[ODFW-News] Commission limits harm to wild steelhead in Columbia River during spring fishery

ODFW News Odfw.News at STATE.OR.US
Sat Feb 12 13:30:18 PST 2005

Oregon Department of Fish and Wildlife 	
Contact: Anne Pressentin Young, 503-657-2000, Ext. 285
Internet: www.dfw.state.or.us  Fax: (503) 657-2050	

For Immediate Release	Friday, Feb. 11, 2005

Commission limits harm to wild steelhead in Columbia River during
spring fishery

TROUTDALE - The Oregon Fish and Wildlife Commission Friday directed
Oregon Department of Fish and Wildlife Director Lindsay Ball to manage
the incidental loss of wild steelhead to less than 2 percent of the run
during the Columbia River commercial spring chinook fishery. 

The move comes on the heels of Washington's decision last Saturday to
increase the incidental catch of wild steelhead on the shared waterway
up to 4 percent of the total run. Officials from both agencies will meet
soon to discuss the direction provided from their respective

The increased commercial impact rate was proposed in an effort to
maximize harvest of Willamette Basin hatchery spring chinook salmon as
they travel up the Columbia River. Fresh spring chinook are highly
valued for their flavor. 

"Increasing rates this year could send the wrong message to the many
groups working toward conservation of steelhead and their habitat,"
said Commission Chair Marla Rae. "While federal fishery managers said
we could raise the limit as high as 6 percent without compromising the
steelhead, 2 percent is consistent with the standard that has been in
place since 1998."

Commercial fishers will continue to use their selective harvest
techniques, including modified nets and "recovery boxes" to revive
steelhead and wild chinook incidentally taken in commercial operations.
ODFW biologists will monitor fish impacts throughout the season to
minimize steelhead encounters and optimize catch-and-release survival. 

The Commission also approved the 2005 Columbia River sport fishing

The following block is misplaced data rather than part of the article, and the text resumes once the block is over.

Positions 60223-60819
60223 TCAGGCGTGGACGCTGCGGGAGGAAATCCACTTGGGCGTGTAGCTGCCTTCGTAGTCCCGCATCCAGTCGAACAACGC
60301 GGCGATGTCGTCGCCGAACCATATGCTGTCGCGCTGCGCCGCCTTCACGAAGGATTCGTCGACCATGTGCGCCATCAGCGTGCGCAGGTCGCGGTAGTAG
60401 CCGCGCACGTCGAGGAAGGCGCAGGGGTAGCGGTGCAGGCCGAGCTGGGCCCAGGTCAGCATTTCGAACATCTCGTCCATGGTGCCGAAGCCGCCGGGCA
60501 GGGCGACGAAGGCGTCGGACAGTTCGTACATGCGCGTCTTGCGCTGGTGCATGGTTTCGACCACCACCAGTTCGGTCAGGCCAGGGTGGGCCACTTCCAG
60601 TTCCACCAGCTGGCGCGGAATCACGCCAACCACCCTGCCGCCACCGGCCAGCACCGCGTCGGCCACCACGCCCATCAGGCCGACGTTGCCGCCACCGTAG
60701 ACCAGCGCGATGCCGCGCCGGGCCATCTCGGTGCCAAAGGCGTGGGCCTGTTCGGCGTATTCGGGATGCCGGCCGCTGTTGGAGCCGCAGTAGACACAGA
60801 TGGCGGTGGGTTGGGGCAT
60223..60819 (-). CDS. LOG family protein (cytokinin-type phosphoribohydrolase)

regulations offered last week during the Columbia River Compact and
Joint State proceedings. The Compact annually establishes harvest
targets and season dates for spring chinook, sturgeon and shad on the
shared boundary waters. 
The Commission also approved Friday a measure requiring sport anglers
who lose their harvest tags to have them replaced at ODFW offices. 

Historically, hunters and anglers have been allowed to obtain
replacement tags at any license outlet, for a nominal cost. In recent
years, however, the number of duplicate tags issued has increased

Between 1992-1998, replacement harvest tags averaged near 1 percent of
all license sales. Replacement tag sales now represent approximately 3
percent of sales. The surge in reported lost harvest tags began as state
fishery managers implemented tighter annual bag limits for sturgeon,
salmon, steelhead and halibut. 

Last year, more than 6,000 Oregon anglers requested duplicate tags. Law
enforcement authorities said the licensing process, which relies on the
honor system, makes it very difficult for law enforcement to investigate
or prosecute fraudulent duplicate license requests.

The Commission's decision means all anglers who lose their harvest
tags must visit an ODFW office for replacement tags. Those who lose
their licenses can still obtain replacements at point-of-sale outlets.
Anglers requesting duplicate harvest tags will be required to sign an
affidavit, acknowledging that providing false information is subject to
penalty under state law. All duplicate tag requests will be recorded in
ODFW's licensing database.


Information and Education Division
Oregon Department of Fish and Wildlife
(503) 947-6002

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